BHS students learn about BSC healthcare career programs

Published 10:33 am Thursday, December 11, 2014

Healthcare BSC

Angela Rozar, BSC Chair of Practical Nursing and Allied Health & Nursing Instructor, teaches Bainbridge High School senior, Josh Williams, how to properly check the patient’s pulse.

By Susanne Reynolds, BSC Media Coordinator

Several Bainbridge State College Health Sciences and Professional Studies faculty members recently loaded one of their high-fidelity human simulators and took an ambulance trip to Bainbridge High School to showcase various healthcare career programs to Bainbridge High School students in the Introduction to Healthcare Science class.

Tatyana Pashnyak, Associate Professor, represented Medical Administrative Technology and Health Information Technology programs.  Charles Avery, the Paramedic/Emergency Medical Technician Instructor, told the students about the advantages of the EMT Program at BSC.  Angela Rozar, Chair of Practical Nursing and Allied Health, answered the students’ questions about nursing programs.

Email newsletter signup

The main purpose of the visit was to inform BHS students interested in health care careers about various program options at BSC, both while still in high school (via dual enrollment) and after graduation.  This was one of many planned visits to local high and middle schools.

“We have two goals in our programs,” said Ms. Pashnyak. “One is to equip students for the professional world. They will have the credentials, skills, and certifications to help secure jobs. And two, the programs are designed to allow our students to graduate faster.”

Beginning Fall 2014, a new program, Health Information Technology (HIT), is available to students. There is a projected shortage in the supply of trained HIT professionals in health computer networking, software development, healthcare sales, and customer service.  Therefore, HIT graduates will have higher than average job opportunities.

HIT students will have an opportunity to earn one year of professional medical coding experience through the online internship course, certified by the American Association of Professional Coders (AAPC); a Certified Professional Coder (CPC) certification; and a HIT-Pro certification, certified by American Health Information Management Association (AHIMA).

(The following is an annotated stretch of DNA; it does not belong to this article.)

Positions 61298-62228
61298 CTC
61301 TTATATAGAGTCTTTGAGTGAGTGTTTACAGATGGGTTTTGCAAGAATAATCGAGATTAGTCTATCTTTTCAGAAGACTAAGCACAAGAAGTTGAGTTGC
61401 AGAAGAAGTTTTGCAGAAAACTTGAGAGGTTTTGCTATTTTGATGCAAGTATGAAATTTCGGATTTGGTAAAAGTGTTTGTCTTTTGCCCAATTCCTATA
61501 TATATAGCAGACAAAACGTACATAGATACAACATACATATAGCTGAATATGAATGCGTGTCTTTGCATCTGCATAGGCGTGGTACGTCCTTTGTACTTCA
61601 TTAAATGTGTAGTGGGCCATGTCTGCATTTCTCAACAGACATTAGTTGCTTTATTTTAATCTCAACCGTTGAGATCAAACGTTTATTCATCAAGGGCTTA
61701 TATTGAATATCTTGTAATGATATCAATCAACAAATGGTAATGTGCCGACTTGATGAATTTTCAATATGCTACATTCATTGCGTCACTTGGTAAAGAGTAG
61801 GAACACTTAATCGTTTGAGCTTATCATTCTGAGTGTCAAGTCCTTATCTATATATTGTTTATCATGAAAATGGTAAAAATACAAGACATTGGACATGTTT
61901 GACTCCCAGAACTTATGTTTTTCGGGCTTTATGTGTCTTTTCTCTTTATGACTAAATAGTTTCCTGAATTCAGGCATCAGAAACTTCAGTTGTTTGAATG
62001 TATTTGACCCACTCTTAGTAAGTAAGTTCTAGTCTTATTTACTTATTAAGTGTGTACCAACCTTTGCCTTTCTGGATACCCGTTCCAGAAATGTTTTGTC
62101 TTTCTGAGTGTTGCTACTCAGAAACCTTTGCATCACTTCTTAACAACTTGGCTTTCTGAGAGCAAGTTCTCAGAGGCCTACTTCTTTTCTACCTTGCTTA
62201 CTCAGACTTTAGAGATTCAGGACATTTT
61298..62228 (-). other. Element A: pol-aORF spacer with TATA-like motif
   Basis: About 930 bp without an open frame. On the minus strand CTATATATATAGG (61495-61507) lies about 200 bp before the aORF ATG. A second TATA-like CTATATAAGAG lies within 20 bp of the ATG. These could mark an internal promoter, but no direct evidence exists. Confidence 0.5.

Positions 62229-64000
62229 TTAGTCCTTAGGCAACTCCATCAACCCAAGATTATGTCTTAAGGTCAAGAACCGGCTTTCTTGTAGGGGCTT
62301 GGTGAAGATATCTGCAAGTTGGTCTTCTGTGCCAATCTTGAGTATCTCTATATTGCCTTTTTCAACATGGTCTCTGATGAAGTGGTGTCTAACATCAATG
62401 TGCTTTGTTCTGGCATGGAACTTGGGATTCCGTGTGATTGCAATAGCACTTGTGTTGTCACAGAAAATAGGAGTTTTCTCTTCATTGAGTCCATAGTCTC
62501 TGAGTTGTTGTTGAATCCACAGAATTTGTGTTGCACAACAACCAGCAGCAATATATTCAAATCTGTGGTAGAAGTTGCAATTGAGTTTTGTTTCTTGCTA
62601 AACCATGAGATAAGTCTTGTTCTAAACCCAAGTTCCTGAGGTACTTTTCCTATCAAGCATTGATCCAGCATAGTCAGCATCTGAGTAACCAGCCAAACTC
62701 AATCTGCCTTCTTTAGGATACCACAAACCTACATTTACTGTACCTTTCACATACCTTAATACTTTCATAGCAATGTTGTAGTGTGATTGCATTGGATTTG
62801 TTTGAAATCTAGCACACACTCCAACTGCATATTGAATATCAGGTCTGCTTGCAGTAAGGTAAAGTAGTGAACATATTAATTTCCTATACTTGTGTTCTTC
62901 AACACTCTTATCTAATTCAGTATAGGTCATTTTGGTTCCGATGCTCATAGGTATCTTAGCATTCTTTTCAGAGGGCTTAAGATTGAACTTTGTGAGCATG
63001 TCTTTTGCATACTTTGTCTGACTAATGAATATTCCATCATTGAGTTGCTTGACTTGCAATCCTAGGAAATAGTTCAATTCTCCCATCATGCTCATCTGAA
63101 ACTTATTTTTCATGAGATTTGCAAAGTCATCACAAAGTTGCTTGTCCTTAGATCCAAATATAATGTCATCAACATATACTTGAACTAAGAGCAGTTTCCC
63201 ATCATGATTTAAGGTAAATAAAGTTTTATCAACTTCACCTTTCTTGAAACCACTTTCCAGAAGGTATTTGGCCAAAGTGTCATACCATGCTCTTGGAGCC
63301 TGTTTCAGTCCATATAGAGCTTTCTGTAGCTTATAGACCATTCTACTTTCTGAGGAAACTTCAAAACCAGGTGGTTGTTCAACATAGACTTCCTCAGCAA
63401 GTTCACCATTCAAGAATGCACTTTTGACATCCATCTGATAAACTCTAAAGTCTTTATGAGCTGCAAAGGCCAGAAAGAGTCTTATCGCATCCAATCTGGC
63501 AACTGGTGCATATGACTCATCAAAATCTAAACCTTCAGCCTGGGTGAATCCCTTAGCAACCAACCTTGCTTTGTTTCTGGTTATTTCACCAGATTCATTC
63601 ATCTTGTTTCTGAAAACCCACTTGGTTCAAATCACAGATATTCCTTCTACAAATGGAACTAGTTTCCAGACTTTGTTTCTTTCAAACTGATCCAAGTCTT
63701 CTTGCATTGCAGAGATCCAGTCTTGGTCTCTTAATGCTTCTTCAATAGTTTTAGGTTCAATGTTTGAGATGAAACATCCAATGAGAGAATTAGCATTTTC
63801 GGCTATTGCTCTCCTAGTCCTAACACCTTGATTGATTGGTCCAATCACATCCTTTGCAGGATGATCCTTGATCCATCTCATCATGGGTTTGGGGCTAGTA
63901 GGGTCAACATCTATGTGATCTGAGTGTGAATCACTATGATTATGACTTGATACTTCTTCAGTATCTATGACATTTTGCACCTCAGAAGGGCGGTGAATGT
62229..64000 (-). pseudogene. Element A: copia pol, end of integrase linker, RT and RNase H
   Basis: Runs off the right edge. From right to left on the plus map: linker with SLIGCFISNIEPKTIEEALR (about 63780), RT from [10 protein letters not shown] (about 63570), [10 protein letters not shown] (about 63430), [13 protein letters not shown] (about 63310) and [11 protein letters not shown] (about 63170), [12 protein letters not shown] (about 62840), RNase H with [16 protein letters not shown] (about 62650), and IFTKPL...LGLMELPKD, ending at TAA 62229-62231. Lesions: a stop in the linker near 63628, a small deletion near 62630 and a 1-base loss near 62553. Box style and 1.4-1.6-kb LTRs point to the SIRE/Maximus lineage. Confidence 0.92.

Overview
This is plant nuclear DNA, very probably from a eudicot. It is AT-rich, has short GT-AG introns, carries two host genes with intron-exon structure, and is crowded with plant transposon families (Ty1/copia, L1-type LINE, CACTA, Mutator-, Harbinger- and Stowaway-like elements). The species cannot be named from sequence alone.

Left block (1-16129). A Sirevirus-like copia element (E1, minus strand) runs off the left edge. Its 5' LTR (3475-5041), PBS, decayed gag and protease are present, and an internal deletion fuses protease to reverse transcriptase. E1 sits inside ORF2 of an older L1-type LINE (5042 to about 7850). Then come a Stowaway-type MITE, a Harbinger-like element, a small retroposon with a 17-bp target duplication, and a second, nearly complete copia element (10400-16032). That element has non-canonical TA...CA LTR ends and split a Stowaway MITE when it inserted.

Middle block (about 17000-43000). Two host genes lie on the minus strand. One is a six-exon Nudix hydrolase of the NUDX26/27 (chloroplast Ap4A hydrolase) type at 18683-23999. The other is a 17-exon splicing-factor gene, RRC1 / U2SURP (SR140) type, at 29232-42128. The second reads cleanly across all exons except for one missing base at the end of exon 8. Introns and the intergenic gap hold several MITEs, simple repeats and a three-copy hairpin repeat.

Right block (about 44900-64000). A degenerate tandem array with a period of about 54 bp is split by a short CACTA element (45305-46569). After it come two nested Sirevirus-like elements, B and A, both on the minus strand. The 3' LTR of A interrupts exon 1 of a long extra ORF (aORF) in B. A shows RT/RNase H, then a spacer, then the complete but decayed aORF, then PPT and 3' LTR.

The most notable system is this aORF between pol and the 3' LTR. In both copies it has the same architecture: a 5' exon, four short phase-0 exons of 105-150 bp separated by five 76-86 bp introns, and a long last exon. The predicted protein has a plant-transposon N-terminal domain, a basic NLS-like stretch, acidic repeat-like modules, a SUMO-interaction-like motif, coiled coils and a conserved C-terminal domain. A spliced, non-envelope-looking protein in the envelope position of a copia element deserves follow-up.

Medical Administrative Technology (MAT) program is also available and focuses on preparing administrative healthcare personnel, such as hospital clerks and medical front office staff. MAT students will be eligible to earn Certified Medical Administrative Assistant (CMAA) certification.

Charles Avery described the many advantages of pursuing an EMT program. “If you start the EMT program while in high school, you will only be two months away from being an EMT,” Avery said. “Being an EMT will help you to pay for a degree in any field if you chose to go that route. You must be dedicated.”

Another advantage Avery spoke about was that the instructors in the program are also working in their communities as EMTs and paramedics. He said, “We teach people to become EMTs. No matter what program you choose in the School of Health Sciences and Professional Studies at Bainbridge State, chances are you will see instructors working in the community, too.”

The EMS Professions Diploma Program (EMT and AEMT combined) is now available and approved for full financial aid. Registration is now open.

There will be one new class starting in spring 2015. This is a day class (9 a.m.-12:30 p.m.) on Mondays and Wednesdays, which will be held on the main campus in Bainbridge. The program will not be offered at the Early County campus this upcoming semester.

Additionally, Angela Rozar, BSC Chair of Practical Nursing and Allied Health & Nursing Instructor, answered the students’ questions related to nursing programs.

BSC is offering a Nurse Aide Technical Certificate of Credit (TCC) program, that allows student to earn CAN credentials, Practical Nursing Diploma program (LPN credentials), and an Associate of Science in Nursing program (ADN credentials).  Students must be highly dedicated to pursue a nursing program but career benefits and employment opportunities are plentiful.

After the presentations, Avery, Rozar, and Pashnyak gave students an opportunity to explore the BSC EMT ambulance and taught them safety skills with one of the many high-fidelity human simulators used to enhance instruction in BSC healthcare programs.

In addition, HIMT 1100 and HIMT 1150 courses (available now) teach students how to use simulators, such as programming and running various healthcare simulation scenarios. Many U.S. medical and nursing programs, as well as hospitals use simulators for training prior to allowing students to work with real patients, thus decreasing the risk of mistakes and increasing patient safety.